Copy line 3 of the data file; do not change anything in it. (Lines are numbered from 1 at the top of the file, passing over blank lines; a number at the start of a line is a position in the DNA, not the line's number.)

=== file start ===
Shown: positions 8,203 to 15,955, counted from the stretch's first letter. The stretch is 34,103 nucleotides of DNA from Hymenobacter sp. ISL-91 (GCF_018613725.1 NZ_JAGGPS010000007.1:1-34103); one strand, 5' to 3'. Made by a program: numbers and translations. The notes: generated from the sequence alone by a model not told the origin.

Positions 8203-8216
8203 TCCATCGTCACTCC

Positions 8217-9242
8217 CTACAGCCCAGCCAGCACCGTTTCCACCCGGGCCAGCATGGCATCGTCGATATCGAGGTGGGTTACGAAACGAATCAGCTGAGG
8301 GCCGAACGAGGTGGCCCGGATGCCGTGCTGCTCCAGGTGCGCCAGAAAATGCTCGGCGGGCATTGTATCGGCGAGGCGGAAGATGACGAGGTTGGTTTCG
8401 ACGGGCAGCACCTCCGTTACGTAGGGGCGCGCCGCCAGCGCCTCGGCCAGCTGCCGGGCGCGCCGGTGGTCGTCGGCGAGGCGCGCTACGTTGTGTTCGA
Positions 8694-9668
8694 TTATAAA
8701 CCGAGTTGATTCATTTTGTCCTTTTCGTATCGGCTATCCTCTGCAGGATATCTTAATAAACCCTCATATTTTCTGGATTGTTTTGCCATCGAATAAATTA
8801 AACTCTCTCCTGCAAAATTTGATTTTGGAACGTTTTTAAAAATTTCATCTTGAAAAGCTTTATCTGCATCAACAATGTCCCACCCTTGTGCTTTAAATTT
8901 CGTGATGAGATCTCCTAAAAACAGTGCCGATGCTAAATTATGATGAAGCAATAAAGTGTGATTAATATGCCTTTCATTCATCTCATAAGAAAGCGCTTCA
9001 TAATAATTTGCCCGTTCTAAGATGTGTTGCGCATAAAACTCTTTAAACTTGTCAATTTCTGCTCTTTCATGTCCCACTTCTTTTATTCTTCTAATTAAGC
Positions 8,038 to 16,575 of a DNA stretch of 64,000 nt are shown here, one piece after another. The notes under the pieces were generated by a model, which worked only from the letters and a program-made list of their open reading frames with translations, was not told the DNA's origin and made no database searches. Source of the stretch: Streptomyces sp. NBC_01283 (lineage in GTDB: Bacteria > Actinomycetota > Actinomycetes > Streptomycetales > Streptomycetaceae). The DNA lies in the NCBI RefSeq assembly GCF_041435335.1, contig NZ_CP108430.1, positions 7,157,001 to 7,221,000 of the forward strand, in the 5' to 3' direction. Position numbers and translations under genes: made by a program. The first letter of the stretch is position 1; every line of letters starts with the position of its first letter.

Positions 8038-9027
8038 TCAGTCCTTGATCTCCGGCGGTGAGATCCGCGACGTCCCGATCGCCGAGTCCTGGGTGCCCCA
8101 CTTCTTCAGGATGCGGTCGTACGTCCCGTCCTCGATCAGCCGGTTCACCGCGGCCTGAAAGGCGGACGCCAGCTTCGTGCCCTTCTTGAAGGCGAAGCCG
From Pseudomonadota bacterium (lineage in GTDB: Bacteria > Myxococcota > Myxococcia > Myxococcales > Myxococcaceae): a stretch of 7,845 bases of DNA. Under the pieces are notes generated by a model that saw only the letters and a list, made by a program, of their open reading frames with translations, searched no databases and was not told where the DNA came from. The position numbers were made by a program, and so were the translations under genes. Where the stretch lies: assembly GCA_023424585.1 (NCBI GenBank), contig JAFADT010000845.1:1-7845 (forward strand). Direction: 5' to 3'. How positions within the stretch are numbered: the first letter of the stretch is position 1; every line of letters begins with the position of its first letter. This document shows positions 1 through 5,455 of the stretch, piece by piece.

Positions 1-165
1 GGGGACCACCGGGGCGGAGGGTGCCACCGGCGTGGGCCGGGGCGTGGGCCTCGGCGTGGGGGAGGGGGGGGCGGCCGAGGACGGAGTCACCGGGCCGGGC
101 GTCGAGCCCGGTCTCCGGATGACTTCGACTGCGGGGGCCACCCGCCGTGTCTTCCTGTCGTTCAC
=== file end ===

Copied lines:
8203 TCCATCGTCACTCC